Now we have explicit confirmation from the then Chief of Police in Miami that he and other police chiefs in Florida opposed the law and explained the reasons to the legislature. "Trying to control shootings by members of a well-trained and disciplined police department," former Chief John Timoney explains, "is a daunting enough task. Laws like “stand your ground” give citizens unfettered power and discretion with no accountability. It is a recipe for disaster"

I don't believe my characterization of the law as "lynch law" is inaccurate. You don't have to have a mob to have a lynching. What you do need is one or more citizens who decide to take the law into their own hands. It seems I wasn't the only person to make the connection between "stand your ground" and lynching. Here are some cartoons that make the point better than I did.

This law gives victims no protection, either through criminal or civil law. It needs to be revoked. In the meantime, why would any tourist visit Florida and risk an encounter with an armed person?

I wonder if the State of Florida even has the power under its own constitution or the US Constitution to deprive injured citizens from the ability to seek redress in the courts.

Friday, March 23, 2012

Are Liberals And Conservatives Different Species?

In 1960, F.A. Hayek, one of present-day conservatives' favorite economists, published an essay entitled "Why I Am Not A Conservative." Bottom line: conservatives fear change and welcome authority; liberals are open to change and oppose coercion.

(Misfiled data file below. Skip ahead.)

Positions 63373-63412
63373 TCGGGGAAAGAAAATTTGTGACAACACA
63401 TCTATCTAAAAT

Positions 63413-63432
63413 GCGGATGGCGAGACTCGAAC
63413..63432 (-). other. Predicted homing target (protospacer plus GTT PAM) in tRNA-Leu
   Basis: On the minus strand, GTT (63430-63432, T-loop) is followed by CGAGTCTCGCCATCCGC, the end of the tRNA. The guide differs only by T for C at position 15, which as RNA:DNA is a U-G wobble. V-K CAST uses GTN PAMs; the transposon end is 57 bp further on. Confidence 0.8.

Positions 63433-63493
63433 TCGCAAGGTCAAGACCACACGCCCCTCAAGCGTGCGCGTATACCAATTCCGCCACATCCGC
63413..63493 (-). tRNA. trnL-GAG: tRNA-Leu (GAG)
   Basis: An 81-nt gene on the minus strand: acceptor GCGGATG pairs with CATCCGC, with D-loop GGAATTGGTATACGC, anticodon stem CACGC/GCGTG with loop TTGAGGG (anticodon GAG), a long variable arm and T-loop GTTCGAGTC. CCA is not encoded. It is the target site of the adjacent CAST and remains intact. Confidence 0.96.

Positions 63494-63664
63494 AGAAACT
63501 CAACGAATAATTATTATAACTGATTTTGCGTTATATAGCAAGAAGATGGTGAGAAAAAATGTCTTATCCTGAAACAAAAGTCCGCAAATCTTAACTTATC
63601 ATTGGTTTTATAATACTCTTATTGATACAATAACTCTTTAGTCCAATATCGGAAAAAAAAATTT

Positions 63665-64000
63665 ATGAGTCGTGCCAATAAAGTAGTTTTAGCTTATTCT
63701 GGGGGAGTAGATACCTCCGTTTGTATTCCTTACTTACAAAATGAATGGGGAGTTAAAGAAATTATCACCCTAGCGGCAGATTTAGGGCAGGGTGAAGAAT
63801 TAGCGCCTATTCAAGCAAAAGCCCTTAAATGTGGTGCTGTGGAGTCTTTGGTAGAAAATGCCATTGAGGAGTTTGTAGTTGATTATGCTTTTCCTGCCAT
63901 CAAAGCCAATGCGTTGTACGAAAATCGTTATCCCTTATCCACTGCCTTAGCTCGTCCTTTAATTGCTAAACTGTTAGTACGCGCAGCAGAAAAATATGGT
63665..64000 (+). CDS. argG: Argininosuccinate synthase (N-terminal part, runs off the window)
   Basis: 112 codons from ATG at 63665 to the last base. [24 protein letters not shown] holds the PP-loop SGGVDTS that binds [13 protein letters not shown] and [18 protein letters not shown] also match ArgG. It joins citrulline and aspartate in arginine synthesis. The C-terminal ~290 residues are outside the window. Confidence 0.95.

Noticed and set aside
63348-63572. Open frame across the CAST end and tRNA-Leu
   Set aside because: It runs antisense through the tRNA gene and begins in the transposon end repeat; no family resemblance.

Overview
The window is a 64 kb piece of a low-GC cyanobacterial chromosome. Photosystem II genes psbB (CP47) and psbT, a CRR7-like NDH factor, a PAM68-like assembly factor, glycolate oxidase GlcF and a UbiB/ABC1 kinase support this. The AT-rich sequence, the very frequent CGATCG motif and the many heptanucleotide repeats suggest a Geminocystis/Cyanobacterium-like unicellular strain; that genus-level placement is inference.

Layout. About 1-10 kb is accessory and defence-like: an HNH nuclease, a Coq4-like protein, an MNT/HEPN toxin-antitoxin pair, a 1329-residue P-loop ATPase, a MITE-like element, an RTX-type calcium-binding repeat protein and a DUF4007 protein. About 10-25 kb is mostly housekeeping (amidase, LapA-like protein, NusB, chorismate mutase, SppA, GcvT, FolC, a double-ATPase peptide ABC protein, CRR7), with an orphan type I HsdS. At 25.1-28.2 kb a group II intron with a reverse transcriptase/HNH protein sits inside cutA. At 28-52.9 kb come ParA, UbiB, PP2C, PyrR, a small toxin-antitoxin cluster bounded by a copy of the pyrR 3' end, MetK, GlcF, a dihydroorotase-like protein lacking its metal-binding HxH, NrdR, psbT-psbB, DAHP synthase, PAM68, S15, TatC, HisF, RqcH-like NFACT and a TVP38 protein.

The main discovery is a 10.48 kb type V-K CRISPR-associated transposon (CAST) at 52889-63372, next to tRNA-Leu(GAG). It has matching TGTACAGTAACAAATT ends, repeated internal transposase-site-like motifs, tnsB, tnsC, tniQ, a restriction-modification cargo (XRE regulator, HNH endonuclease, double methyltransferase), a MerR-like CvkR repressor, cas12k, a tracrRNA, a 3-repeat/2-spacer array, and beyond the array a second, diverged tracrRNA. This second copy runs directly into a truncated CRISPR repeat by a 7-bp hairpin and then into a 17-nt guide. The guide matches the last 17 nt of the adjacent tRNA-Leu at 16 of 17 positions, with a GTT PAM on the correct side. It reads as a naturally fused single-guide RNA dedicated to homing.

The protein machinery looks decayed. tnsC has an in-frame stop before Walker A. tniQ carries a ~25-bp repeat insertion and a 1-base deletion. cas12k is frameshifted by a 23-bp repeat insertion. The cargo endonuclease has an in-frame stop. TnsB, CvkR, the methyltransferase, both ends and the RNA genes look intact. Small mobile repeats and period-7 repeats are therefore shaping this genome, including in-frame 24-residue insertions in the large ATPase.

Hayek seems to be on to something deeply embedded in the character of conservatives and liberals. Recent research seems to show that young children who are easily startled usually grow up to be conservative. In fact, both fear and revulsion seem to feed into what I think it is fair to call the conservative syndrome. Two years ago, Nicholas Kristoff called attention to research tending to show that the roots of political judgment may lie in the way our brains are wired.

"Researchers have found, for example," Kristoff reports, "that some humans are particularly alert to threats, particularly primed to feel vulnerable and perceive danger. Those people are more likely to be conservatives." Here is a link to research by professors Smith, Oxley, Hibbing and Alford. More recent research seems to indicate that attitudes toward moral issues are likewise built in to our personalities. A recent book by Professor Haidt of the University of Virginia lends further weight to such research.

I admit I have always thought that when Republicans and other conservatives tell us we should be afraid of something, they are cynically preying on people's irrational fears. Maybe I've been wrong. Maybe they are genuinely afraid and think everyone else must be, too. Domination by fraidy-cats.

Thursday, March 22, 2012

Elections Matter

Elections are a necessary condition for a thriving democracy. But elections aren't enough. Democracy needs citizen involvement.

Our ongoing controversy over ferry tolls illustrates that elections matter.

We are beginning this year's election season. Nationally, the focus is on the election of a president. That is clearly important. But let's not let the election of a president suck all of the political oxygen out of the air. Local and state elections are where the rubber meets the road. Or tolls the ferry, as the case may be.